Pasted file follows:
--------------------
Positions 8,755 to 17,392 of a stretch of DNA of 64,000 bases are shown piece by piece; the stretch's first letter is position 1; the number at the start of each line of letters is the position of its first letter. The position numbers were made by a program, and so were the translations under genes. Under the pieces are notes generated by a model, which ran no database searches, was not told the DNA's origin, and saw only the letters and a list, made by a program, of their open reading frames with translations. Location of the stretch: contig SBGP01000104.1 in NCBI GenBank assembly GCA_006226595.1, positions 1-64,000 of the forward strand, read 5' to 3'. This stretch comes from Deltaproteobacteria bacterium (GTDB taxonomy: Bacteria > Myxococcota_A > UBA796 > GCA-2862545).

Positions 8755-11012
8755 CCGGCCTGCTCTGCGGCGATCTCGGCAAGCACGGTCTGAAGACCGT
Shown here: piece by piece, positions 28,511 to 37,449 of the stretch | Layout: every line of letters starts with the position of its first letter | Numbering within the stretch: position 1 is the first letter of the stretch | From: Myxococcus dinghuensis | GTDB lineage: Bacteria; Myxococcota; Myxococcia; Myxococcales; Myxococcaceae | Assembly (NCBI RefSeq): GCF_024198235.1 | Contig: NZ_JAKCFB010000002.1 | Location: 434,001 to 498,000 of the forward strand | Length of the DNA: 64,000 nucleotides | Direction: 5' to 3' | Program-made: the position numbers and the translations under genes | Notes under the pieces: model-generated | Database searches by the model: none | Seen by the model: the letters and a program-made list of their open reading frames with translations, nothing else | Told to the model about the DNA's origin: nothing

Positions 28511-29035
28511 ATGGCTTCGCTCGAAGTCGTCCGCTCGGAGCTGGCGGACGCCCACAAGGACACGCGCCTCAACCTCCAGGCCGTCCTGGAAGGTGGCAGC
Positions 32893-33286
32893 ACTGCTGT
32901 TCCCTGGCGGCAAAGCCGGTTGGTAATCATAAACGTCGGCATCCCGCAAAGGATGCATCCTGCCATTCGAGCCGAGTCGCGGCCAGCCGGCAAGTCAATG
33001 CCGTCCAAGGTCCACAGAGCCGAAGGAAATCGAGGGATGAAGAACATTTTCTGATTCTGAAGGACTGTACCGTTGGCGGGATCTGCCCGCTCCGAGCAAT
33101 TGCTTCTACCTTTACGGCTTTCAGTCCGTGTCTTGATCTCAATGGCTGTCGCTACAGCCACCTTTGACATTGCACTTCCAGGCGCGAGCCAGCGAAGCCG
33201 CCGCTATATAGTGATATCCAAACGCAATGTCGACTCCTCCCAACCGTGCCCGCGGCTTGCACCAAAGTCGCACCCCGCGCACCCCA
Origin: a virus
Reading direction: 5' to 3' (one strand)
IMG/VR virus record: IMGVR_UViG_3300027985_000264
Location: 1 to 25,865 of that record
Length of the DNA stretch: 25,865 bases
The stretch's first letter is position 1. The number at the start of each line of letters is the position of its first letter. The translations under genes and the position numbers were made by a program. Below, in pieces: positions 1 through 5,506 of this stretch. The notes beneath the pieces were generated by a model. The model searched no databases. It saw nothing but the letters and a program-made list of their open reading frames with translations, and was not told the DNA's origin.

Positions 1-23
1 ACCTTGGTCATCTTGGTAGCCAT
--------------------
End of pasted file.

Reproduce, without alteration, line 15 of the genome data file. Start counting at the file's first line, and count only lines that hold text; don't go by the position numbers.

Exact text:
IMG/VR virus record: IMGVR_UViG_3300027985_000264